NURIO, Mexico — Seeking the energy they can't find in politics in their own countries, hundreds of young Americans and Europeans have crowded aboard aging buses for a grueling, 17-day tour by Mexico's Zapatista rebels.
They catch four or five hours of sleep a night on the floors of schools, offices or stadiums and eat whatever food supporters scrape together. During this weekend's National Indigenous Congress in the pine-covered mountains of Michoacan state, some slept in tents amid heavy rain and gale-force winds.
And they love it. Every time they pull into a new town, the convoy carrying rebel leader Subcomandante Marcos gets waves, shouts, kisses, screams and chants of support. And the foreigners join in.
"Without the emotion, it would be hard. I don't know if we could do it," said Mike Saltz, a young political activist from Oregon. Like most of the other foreigners, he refused to give his hometown.
For the Zapatistas, the tour through much of southern Mexico, ending March 11 in Mexico City, is part of a plan to extend their movement beyond Chiapas and build support for a law on Indian rights and autonomy. They have long viewed foreign sympathizers as a wellspring of support, media attention and protection against attack by the government.
But with security for the rebels' bus caravan now being provided by President Vicente Fox — who since taking office Dec. 2, has practically smothered the Zapatistas in unrequited goodwill — the foreign supporters have largely seen their role reduced to serving as a cheering section.
Roughly 200 foreign supporters have followed the caravan from its start in southern Chiapas state, but about 800 more have joined in for the congress.
"Overwhelming," is how Dan Lichtenstein, a young union organizer from Virginia, described the shows of support the rebels have received in a dozen cities so far.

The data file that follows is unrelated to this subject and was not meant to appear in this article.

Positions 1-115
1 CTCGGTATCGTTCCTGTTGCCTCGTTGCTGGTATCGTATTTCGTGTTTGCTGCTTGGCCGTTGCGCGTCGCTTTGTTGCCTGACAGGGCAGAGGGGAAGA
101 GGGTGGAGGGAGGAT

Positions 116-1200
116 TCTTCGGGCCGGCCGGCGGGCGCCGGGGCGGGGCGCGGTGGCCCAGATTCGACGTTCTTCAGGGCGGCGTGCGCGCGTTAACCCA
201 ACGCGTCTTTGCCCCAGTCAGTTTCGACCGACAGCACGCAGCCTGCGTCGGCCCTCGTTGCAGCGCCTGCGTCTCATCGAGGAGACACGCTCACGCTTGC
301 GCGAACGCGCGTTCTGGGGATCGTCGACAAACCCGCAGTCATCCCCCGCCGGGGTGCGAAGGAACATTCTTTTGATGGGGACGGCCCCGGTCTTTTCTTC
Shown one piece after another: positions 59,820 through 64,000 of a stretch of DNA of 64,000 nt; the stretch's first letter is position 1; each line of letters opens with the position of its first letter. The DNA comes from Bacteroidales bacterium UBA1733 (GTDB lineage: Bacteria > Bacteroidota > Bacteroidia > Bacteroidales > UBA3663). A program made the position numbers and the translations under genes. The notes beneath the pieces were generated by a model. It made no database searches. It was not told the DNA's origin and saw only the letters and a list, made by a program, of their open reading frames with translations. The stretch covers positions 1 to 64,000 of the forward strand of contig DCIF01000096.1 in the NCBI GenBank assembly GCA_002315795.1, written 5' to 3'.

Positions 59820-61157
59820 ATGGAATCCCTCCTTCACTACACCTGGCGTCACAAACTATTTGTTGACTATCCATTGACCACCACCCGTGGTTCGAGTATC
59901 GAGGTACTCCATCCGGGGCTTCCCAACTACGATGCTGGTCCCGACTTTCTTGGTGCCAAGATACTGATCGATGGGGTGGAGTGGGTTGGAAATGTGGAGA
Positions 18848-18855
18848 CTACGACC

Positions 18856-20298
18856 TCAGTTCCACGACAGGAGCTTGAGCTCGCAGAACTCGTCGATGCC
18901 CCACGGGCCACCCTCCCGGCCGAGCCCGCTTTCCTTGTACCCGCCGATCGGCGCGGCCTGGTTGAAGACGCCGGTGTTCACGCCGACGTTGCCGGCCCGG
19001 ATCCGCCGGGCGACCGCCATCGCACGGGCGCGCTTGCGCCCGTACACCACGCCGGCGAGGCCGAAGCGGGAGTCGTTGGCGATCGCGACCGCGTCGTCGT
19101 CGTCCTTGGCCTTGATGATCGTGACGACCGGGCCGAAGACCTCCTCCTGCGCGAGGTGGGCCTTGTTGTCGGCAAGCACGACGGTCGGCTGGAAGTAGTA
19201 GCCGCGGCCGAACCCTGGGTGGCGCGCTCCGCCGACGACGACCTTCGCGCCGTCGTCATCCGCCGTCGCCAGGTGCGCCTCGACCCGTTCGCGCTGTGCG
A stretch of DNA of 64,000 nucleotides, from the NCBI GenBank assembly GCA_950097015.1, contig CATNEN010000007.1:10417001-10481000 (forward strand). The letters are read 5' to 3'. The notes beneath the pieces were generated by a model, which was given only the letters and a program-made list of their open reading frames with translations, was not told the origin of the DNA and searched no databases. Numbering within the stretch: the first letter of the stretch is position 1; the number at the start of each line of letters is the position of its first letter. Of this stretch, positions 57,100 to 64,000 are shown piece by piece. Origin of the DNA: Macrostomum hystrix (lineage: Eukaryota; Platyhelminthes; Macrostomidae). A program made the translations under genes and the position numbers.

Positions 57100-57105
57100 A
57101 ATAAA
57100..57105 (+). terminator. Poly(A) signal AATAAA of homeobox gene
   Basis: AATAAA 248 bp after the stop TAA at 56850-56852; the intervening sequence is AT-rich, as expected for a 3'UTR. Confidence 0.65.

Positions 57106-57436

"People in these cities will start chanting slogans when the caravan stops, and those of us on the bus start chanting, too," he said.
Like an earlier generation of activists who traveled to Central America in the 1980s to support leftist movements, these supporters are drawn by the atmosphere of political foment.
"It's different than anything you would see in the United States," Jill Repogle, a university student from Arizona, said of the debate that has grown up here around the rebels, who staged an 1994 uprising in Chiapas.
The rebels are trying to win support for a law granting local autonomy for Mexico's 62 indigenous groups and protection for Indian cultures. However, some critics say the law could allow some Indian communities to continue traditions like domination by a council of male elders, or treating women as second-class citizens.
Along the way, the foreigners are learning about the complexities of ethnic politics here. "In Mexico, things are a lot more complicated than people think," Lichtenstein said. "There are racial divisions here."
Largely, the outsiders are bored — or disgusted — by politics in their home countries.
Lichtenstein thinks last year's U.S. presidential election was stolen. Saltz looks forward to someday seeing a Zapatista-style reform movement in the United States.
But surveying the crowd of sometimes tattered, mud-splattered rebel supporters at the Indian congress, Saltz also said that — for the time being, at least — such radical emotion may be confined to poorer countries like Mexico.
"Fortunately, or unfortunately, it's only going to happen in the United States when people start to feel the direct impact of poverty," Saltz said.